The accreditation process for Australian residential aged care homes: an institutional theory and quality perspective
thesisposted on 28.03.2022, 15:31 by Gabriela Lopes Damiani
The purpose of this research is to determine the reasons why Residential Aged Care Homes (RACHs) undertake the accreditation process, and to evaluate the influence that the accreditation process has on the quality of services provided by RACHs. Therefore, this research addresses two research questions: 1) In addition to government funding, why do RACHs adopt accreditation standards? 2) What perceived influence does the adoption of accreditation standards have on the quality of RACHs? How is this viewed by different staff members of RACHs? This research is exploratory in nature, using a descriptive research design with multiple case studies (six) conveniently sampled from New South Wales, Australia. Data collection from RACHs, using in-depth interviews, review of available RACH documentation, and surveys were applied in this research. This facilitated an examination of the data from two different perspectives: 1) from staff directly involved with the accreditation process, and 2) from general RACH staff. The data was analysed from institutional theory and quality perspectives, and propositions were mostly supported. Findings demonstrate that the main reasons why RACHs adopt the accreditation program include: to improve the quality of services provided to residents, to respond to coercive pressures from the government, an RACH’s commitment to quality management, for legitimacy reasons, and to ensure accountability. Concerning whether the adoption of accreditation standards does have an influence on the quality of services provided by RACHs, staff had diverse views. For instance, some staff believes that quality of care has improved, yet others believe that the accreditation process is purely for legitimacy purposes and that the workload resultant from accreditation can negatively affect the care provided to residents. Similarly, there was no consensus whether staff education has or has not increased. Nonetheless, quality of life appears to have been enhanced. Thus, based on the results, whether RACHs being legitimate with the accreditation standards also results in RACHs being legitimate by the government, other RACHs, staff, or residents and their families with regards to the quality of services provided to their residents, is evident only as it relates to quality of life.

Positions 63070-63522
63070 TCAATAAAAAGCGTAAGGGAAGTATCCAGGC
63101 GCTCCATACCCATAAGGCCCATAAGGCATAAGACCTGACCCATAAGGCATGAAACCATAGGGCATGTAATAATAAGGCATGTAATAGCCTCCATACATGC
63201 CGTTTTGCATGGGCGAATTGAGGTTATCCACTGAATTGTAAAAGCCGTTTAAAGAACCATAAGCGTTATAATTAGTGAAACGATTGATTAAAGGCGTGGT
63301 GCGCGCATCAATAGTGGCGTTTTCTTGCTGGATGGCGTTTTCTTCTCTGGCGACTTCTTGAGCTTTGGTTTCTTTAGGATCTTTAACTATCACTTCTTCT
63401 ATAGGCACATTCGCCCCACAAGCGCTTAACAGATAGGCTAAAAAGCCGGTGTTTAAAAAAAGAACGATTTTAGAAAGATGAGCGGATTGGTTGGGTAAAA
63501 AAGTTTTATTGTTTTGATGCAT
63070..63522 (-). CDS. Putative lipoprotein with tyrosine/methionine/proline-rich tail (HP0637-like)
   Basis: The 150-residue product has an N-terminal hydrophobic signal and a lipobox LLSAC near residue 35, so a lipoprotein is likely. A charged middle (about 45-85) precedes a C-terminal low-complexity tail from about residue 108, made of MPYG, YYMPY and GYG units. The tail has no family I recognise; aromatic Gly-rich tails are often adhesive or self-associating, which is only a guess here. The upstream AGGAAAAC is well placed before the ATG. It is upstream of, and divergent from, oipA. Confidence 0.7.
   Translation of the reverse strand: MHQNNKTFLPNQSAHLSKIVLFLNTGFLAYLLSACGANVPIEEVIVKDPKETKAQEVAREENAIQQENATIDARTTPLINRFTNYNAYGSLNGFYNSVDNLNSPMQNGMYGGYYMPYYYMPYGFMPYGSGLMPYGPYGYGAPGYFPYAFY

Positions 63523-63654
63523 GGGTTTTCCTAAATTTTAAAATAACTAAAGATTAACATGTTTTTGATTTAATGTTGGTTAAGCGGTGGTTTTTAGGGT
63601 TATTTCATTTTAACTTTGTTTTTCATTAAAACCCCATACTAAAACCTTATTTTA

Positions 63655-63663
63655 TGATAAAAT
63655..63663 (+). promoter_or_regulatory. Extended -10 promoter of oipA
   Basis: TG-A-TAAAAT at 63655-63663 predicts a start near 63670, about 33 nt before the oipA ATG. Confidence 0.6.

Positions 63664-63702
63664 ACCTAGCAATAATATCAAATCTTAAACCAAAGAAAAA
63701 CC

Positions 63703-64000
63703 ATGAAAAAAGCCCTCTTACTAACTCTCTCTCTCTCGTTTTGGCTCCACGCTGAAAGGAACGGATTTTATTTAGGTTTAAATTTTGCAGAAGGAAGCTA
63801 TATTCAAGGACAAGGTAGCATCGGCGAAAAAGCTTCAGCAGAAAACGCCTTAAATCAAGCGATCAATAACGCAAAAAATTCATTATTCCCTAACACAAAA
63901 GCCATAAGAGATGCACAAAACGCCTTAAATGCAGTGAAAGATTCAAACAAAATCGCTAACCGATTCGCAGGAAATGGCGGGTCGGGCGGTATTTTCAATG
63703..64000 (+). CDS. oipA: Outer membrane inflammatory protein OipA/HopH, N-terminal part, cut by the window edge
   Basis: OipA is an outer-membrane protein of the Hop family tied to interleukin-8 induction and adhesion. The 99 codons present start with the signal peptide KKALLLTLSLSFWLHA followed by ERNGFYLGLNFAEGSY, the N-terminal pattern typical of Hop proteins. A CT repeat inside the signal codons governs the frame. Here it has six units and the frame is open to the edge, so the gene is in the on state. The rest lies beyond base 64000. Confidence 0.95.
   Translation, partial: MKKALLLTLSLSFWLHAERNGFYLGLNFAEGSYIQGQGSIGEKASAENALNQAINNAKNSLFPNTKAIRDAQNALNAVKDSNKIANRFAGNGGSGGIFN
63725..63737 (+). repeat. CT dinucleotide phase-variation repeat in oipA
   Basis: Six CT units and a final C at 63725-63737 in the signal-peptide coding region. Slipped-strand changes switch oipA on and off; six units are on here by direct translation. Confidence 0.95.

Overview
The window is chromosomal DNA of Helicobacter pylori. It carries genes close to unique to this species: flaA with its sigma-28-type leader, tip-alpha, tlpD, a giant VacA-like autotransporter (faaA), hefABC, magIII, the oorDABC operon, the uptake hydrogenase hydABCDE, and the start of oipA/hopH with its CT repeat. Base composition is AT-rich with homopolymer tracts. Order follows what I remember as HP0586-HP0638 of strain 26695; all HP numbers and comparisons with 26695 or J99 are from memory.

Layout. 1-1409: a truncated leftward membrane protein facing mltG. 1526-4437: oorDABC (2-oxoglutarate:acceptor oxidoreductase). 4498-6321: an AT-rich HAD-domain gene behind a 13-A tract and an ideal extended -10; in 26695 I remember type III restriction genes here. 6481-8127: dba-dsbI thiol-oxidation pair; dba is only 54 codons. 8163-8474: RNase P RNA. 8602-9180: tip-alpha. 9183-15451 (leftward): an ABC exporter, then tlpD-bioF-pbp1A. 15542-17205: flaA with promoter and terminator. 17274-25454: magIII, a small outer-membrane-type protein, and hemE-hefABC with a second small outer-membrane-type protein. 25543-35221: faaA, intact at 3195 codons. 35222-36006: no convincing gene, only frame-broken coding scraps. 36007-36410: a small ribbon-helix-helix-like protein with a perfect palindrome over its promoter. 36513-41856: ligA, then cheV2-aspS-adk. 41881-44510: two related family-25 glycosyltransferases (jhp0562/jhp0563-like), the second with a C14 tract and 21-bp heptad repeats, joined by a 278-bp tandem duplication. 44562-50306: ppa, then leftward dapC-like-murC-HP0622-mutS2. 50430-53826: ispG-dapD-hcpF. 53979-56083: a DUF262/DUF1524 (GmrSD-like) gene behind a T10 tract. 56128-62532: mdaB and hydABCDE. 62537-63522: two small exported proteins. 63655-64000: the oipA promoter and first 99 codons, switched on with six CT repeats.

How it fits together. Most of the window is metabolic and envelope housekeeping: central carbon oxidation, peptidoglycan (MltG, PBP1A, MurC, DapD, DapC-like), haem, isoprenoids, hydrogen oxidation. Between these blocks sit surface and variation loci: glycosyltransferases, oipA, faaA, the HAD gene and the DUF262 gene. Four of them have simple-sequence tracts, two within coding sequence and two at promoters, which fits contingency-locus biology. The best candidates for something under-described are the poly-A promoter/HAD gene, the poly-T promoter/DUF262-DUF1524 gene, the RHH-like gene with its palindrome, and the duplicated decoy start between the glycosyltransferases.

Table of Contents1. Introduction -- 2. Ageing population and the Australian aged care system -- 3. The nature of quality management and accreditation -- 4. Theoretical frameworks -- 5. Research method -- 6. Results and findings: quality and accreditation -- 7. Results and findings: new institutional theory -- 8. Conclusions and recommendations -- 9. Appendix.
Notes"Submitted March 2013 A thesis submitted in fulfilment of the requirements for the degree of Doctor of Philosophy" Includes bibliographical references
Awarding InstitutionMacquarie University
Degree TypeThesis PhD
DegreePhD, Macquarie University, Faculty of Business and Economics, Department of Accounting and Corporate Governance
Department, Centre or SchoolDepartment of Accounting and Corporate Governance
Year of Award2013
Principal SupervisorVicki Baard
RightsCopyright disclaimer: http://www.copyright.mq.edu.au Copyright Gabriela Lopes Damiani 2013.
Extent1 online resources (x, 254 pages) illustrations, graphs,charts
Former Identifiersmq:33286 http://hdl.handle.net/1959.14/305810 2173154
Accreditation of residential aged care homesResidential age careOlder people -- Institutional care -- AustraliaAged Care Standards and Accreditation Agency Ltd. (Australia)Aged care homesAccreditation of aged care homesOlder people -- Services for -- AustraliaOlder peopleNursing homes -- AustraliaOld age homes -- AustraliaNursing homesOld age homes